“The only normal ones are the ones you don’t know”. Perhaps a harsh statement but I would suggest that all of us have had some issues within our own families- whether it be sibling rivalry or parental conflict at some time or another. Our personalities don’t necessarily change as we age, in fact some would say that our idiosyncrasies are perhaps enhanced and maybe even more annoying to others than they were previously.
In my work with families, I see many of whom are in conflict with one another- and particularly ugly, are conflicts between siblings as it relates to care issues for their parent(s). Most often than not, money has something to do with it.
The purpose of this article is not to judge or scorn but to see if there is some way to avoid this pitfall. No matter what age we may be, if we can avoid familial conflict or at least reduce it in some way, and then a positive step has been taken.
What have I learned?
Most often conflict exists when the parent’s wishes are not known and at the time that care is required- or at least the time that care is requested (which is often a different time frame), the parent may not be able to voice their opinion. No matter your perspective – whether you are an adult child or a parent dealing with adult children reading this article (or both), if you have not already done son, it is a good time to start an open dialogue.
If you are not in a position to communicate it orally, then write it down- consider both a living will and a power of attorney- for both personal care and property. A “living will” contains your written instructions about what level of medical treatment you want in the event that you are unable to express your wishes verbally. For instance, you may want all possible measures taken to keep you alive – or you could instruct that nothing be done to keep you alive. For example, a do not resuscitate (DNR) order. You could also be very specific about what treatments you want, depending on the condition you are in. A living will would also specify whether you wanted to donate your organs when you die. Living wills enable people to make their own decisions, and ensure that others are aware of these decisions which takes a great deal of pressure off family members to make difficult decisions regarding your care.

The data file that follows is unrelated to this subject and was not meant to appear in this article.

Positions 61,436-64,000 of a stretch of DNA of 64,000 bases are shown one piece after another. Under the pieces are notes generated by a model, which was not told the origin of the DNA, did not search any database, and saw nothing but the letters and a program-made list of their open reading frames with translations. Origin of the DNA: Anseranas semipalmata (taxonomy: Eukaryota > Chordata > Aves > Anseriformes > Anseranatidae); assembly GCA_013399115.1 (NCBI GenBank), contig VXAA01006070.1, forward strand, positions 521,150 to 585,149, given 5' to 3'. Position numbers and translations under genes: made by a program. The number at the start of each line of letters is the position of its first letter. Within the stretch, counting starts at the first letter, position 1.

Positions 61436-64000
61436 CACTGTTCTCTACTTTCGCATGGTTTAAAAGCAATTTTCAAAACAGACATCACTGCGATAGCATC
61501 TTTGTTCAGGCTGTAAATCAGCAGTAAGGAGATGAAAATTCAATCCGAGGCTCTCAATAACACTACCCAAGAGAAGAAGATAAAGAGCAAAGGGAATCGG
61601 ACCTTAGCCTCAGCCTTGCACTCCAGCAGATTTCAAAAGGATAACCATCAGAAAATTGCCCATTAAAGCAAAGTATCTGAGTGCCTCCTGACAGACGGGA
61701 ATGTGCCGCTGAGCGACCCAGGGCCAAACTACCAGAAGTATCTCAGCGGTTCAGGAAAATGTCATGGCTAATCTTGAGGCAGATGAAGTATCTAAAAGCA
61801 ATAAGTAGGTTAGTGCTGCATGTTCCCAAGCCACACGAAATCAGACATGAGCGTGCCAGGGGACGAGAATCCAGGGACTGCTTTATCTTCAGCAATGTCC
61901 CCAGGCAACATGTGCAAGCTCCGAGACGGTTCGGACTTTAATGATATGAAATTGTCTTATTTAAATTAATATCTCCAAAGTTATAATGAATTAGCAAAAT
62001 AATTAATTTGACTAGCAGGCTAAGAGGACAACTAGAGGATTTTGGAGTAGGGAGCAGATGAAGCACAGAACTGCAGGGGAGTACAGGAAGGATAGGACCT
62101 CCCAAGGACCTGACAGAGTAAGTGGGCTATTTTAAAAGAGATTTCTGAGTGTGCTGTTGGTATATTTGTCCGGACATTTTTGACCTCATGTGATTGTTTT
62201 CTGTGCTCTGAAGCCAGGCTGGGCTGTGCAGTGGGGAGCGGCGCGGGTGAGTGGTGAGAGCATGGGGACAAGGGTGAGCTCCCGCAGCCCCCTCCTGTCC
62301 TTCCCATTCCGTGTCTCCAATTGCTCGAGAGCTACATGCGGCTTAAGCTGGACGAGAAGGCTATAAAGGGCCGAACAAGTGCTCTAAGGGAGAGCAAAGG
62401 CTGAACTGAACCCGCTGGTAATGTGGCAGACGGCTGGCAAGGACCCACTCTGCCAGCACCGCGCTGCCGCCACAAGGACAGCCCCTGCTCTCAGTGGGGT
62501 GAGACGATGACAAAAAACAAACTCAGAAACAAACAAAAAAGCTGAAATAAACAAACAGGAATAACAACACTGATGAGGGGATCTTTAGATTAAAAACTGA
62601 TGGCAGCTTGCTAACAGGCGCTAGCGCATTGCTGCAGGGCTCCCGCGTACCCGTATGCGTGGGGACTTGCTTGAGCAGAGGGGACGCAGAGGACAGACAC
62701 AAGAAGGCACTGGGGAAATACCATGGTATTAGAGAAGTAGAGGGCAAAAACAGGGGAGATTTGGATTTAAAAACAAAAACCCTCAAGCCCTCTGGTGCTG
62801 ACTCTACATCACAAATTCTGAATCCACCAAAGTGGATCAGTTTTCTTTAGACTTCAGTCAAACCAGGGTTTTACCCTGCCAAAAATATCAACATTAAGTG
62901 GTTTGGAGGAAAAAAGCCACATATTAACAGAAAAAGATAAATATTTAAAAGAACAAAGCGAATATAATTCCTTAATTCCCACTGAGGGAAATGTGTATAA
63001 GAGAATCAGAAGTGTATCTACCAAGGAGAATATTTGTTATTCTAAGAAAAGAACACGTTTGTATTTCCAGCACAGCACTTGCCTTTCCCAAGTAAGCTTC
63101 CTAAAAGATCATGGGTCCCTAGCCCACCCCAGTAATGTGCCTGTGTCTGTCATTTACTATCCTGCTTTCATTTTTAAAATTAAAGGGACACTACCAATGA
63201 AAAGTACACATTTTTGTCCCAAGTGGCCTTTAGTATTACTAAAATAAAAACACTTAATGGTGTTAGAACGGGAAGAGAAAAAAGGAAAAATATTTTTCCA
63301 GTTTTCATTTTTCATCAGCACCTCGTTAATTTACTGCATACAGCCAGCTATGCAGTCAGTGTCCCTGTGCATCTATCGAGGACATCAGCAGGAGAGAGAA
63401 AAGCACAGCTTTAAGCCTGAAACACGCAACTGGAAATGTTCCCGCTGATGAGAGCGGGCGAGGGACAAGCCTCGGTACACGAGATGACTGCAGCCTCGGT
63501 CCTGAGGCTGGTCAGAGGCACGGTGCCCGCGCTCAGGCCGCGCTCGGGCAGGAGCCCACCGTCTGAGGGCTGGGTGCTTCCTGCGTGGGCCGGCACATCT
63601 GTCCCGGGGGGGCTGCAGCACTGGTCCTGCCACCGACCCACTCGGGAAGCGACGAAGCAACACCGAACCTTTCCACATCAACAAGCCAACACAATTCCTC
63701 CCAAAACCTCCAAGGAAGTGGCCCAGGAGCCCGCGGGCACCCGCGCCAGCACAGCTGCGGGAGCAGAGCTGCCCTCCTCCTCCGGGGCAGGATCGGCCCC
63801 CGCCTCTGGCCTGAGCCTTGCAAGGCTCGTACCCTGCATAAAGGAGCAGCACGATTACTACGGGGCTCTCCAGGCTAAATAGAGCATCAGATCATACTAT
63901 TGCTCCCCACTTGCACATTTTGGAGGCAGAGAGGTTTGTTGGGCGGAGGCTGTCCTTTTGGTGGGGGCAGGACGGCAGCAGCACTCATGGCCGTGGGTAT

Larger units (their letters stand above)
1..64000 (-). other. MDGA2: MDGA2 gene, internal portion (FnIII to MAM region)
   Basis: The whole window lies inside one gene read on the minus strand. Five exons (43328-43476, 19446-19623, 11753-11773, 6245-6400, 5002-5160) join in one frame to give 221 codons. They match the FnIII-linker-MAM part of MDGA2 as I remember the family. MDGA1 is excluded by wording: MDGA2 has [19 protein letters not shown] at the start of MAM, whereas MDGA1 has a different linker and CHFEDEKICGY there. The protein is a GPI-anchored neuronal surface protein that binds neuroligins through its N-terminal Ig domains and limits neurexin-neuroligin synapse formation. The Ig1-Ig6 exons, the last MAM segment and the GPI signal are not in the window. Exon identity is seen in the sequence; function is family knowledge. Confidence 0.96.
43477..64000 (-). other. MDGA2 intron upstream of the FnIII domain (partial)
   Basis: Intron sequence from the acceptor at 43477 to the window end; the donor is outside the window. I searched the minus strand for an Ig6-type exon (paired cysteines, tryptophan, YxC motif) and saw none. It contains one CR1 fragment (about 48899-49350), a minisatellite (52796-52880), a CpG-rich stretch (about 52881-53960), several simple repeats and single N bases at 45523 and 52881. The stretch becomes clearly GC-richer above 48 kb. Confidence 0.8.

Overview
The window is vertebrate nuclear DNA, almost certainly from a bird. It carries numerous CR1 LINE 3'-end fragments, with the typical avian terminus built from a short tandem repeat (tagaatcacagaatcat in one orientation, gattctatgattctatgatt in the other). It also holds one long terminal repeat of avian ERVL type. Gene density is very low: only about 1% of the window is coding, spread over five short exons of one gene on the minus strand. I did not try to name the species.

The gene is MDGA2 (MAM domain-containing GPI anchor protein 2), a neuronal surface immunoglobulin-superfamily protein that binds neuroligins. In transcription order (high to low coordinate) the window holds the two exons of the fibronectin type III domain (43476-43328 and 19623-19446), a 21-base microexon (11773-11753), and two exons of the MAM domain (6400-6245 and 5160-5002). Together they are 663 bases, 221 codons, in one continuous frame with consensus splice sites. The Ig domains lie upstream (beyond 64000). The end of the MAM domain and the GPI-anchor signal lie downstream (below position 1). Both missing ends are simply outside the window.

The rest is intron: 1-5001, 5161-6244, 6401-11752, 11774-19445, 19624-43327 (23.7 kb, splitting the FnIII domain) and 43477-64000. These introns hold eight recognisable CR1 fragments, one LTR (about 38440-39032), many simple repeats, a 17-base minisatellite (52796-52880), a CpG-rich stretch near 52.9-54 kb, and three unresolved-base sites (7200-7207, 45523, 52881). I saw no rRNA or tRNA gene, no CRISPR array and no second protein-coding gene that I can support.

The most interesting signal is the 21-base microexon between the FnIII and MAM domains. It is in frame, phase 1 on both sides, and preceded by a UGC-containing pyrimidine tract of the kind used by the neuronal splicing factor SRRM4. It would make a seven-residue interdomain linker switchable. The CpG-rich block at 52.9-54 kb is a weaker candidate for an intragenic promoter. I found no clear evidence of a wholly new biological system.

A living will is not a legal term in Canada and so it is important that once you have drafted this document, you also draft a power of attorney for personal care who will be able to carry out the directives you have set out in your living will. The document can be drafted by a lawyer – or you could do it yourself, as long as you follow all the steps that make such documents legal in your home province or territory. You should also distribute copies of your living will to key people like family members, your doctor and lawyer and be sure to regularly review and update your living will from time to time.